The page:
This is a best prospect industry sector for this country. Includes a market overview and trade data.


The total installed electricity capacity of The Gambia is just over 100 megawatts (MW) with actual generation levels at approximately 40MW and excess demand levels at 50 MW.  Nationwide, approximately 42 percent of Gambians have access to electricity, leaving significant room for growth in the energy market to bolster economic activity throughout the country.  The GOTG’s 2018 Electricity Roadmap coordinates the electricity sector stabilization efforts at the public and private sector levels.  The National Water and Electricity Company (NAWEC) manages the supply and distribution of electricity in The Gambia.  In 2018, the Ministry of Finance and Economic Affairs (MoFEA) purchased 75 percent of NAWEC’s debt in an effort to make the utility company more attractive to foreign investors. Transmission and distribution remains the exclusive domain of the government, and is also where the largest challenges lie.  In the rural areas only 13 percent of the population has access to electricity, whereas 71 percent of urban dwellers have access.  The Electricity Act of 2004 partially liberalized the energy market, essentially opening up electricity generation to independent producers.  Currently, there are two independent power producers (IPP) operating in The Gambia, supplying approximately half of the power generated in the country.

Table 1. The Gambia Energy Sector Trade Data 2014 – 2017, value (US $)
 2014201520162017 (Estimated)
Total Local Production312386435491
Total Exports0000
Total Imports0000
Imports from the US
Total Market Size99,00068,00085,00074,000
Exchange Rates: 1USD40424445
(total market size = (total local production + imports) - exports)
Source: The Gambia Trade Portal
Source (exchange rate data): Central Bank of The Gambia

Leading Sub-Sectors

The best future opportunity for investors is the liberalized electricity generation segment.  The Gambia needs to significantly increase electricity generation to meet the projected energy demand in the country.  This demand is increasing due to several factors, including a rising urbanization rate (60 percent).  The main challenge in electricity generation is transmission bottlenecks that would persist and hamper transmission and distribution even if extra generation occurs.  This problem is being addressed with the help of multilateral development institutions such as the World Bank, the African Development Bank and the Islamic Development Bank.  In the interim, there are limited opportunities for provision of fast track power because a Turkish energy supplier is already providing 36 megawatts of energy to the national grid. 

The Gambia is a signatory to the ECOWAS pledge to have renewable energy account for 10 percent of the total energy generated in the country by 2020.  Currently, 98 percent of the power generated and distributed by the National Water and Electricity Company (NAWEC) is sourced from fossil fuels.  Several other viable options for renewable energy remain heavily underexplored.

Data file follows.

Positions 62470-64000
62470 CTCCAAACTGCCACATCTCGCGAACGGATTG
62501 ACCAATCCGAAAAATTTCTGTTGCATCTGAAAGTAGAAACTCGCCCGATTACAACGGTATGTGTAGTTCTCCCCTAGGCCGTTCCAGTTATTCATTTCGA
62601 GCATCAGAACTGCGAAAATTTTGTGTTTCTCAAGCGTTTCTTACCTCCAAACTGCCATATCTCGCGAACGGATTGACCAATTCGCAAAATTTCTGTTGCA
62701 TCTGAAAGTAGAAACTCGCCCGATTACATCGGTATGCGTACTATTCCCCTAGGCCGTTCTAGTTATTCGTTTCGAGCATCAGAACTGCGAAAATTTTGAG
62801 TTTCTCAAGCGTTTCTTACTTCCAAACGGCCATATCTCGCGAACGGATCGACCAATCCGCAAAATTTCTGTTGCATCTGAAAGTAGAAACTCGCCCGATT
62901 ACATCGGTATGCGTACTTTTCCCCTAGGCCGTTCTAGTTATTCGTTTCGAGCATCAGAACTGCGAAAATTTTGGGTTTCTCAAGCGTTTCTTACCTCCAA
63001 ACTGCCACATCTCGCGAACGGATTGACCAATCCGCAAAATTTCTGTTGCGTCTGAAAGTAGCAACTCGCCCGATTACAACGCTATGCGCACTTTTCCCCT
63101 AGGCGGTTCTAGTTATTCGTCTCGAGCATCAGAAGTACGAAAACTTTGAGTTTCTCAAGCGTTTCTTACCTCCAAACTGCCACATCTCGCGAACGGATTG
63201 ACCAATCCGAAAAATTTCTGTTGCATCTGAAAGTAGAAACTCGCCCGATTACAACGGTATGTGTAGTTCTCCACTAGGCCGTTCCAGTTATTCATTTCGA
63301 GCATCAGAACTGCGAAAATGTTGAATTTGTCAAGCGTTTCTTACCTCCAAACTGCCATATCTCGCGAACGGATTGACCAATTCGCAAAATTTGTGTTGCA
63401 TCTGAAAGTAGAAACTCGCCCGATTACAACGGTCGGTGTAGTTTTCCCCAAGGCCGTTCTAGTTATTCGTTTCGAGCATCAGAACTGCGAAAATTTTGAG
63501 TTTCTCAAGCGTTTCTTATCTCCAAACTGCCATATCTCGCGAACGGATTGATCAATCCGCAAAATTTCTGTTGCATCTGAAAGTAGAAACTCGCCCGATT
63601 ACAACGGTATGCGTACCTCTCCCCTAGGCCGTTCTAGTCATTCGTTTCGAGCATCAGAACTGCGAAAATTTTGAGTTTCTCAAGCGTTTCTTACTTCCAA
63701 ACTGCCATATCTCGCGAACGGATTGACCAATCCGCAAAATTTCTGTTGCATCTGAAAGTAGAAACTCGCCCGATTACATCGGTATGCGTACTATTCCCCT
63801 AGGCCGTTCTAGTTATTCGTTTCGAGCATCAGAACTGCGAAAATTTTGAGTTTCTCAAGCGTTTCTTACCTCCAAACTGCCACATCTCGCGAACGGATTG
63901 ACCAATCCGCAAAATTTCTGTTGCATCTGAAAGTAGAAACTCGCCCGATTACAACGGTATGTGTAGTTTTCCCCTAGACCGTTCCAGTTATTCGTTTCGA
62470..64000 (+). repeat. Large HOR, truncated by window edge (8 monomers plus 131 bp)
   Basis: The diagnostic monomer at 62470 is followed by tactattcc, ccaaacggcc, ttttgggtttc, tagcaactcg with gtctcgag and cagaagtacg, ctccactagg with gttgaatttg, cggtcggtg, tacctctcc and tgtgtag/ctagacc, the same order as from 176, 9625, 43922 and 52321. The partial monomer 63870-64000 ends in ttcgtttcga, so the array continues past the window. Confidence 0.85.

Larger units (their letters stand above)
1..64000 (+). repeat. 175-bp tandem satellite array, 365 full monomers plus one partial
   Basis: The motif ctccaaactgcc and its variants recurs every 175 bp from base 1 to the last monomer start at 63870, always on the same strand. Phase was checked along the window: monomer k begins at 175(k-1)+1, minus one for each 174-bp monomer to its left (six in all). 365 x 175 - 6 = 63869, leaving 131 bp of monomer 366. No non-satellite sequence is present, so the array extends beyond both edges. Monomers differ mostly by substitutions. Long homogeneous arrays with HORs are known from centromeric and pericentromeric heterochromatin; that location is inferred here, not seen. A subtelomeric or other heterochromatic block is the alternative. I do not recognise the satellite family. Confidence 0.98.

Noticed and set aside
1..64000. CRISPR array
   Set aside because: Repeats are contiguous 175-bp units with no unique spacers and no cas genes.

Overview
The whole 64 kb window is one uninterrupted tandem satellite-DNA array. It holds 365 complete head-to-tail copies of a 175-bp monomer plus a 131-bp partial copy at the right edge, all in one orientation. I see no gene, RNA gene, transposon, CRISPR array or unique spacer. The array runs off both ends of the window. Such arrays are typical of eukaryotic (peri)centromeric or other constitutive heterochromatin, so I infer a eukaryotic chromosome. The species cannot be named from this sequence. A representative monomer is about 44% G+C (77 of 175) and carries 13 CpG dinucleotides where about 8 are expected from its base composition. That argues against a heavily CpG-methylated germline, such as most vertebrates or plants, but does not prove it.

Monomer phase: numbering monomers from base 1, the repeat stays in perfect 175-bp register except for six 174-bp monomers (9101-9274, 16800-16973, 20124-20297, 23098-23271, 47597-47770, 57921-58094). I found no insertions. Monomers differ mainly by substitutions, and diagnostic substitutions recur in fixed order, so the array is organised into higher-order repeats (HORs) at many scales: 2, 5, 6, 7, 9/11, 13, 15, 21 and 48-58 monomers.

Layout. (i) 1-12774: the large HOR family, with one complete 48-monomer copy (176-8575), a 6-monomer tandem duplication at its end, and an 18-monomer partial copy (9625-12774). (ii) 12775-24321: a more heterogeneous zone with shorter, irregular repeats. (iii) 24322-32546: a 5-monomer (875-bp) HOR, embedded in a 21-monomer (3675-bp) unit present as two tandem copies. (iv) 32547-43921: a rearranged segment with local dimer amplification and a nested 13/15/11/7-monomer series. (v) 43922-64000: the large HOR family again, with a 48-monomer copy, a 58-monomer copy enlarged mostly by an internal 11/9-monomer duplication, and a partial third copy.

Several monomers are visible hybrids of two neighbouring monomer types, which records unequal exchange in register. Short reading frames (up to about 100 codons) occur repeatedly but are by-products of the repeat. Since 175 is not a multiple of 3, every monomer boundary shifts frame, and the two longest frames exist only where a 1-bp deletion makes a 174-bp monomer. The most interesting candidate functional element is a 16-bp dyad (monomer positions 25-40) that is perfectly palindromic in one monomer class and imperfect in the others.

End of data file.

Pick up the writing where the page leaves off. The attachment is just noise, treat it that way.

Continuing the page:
Solar: The potential for solar energy is immense.  The minimum daily solar production capacity of The Gambia is 4kWh solar power radiation per square meter. The National Development Plan (NDP) seeks to increase the share of renewable energy from 2 to 40 percent.

Wind: Wind energy is the only renewable source that has previously fed into the national grid, but this was short-lived due to mismanagement by the former regime.  Most effective in the coastal region between the months of January and May, wind is a highly variable source of energy.

Bio-fuel: Biomass-based resources also offer an alternative source of energy.  A large number of crops, such as groundnuts, have a huge residue-to-kernel ratio and could be a valuable supply source of bio-matter as fuel.

Hydro-power: The African Development Bank and the World Bank are completing a regional project implemented by OMVG (Organisation de Mise en Valeur du Fleuve Gambia - Gambia River Basin Development Organization) that will provide hydro-electric power via dams in Senegal and Guinea to Senegal, Guinea, Gambia, and Guinea-Bissau.  The project is slated for completion in 2020.


There are several opportunities in the energy market with energy listed as a priority sector in the National Development Plan (2018 – 2022).  It seeks to increase installed capacity from 102 to 250 MW by 2025. The World Bank, the African Development Bank and the Islamic Development Bank are each financing projects in The Gambian energy market.  Due to capacity and supply-side constraints in the local industry, virtually all projects funded require procurement of foreign equipment and expertise.  Training of generator technicians at NAWEC is another area where there are opportunities to invest in the energy sector.  These two areas present opportunities in the short term (within the year).
The renewable energy sector provides significant areas of entry for US businesses.  Currently, all equipment used in the budding solar industry is sourced from China.  However, there is increasing demand for higher quality equipment, which can provide entry opportunities for US exporters.  The renewable energy sector and fast-track power through Heavy Fuel Oils (HFOs) present several opportunities in the medium term.

Web Resources

Ministry of Petroleum and Energy (MoPE)
The National Water and Electricity Company (NAWEC)  
The Public Utility Regulatory Agency (PURA)


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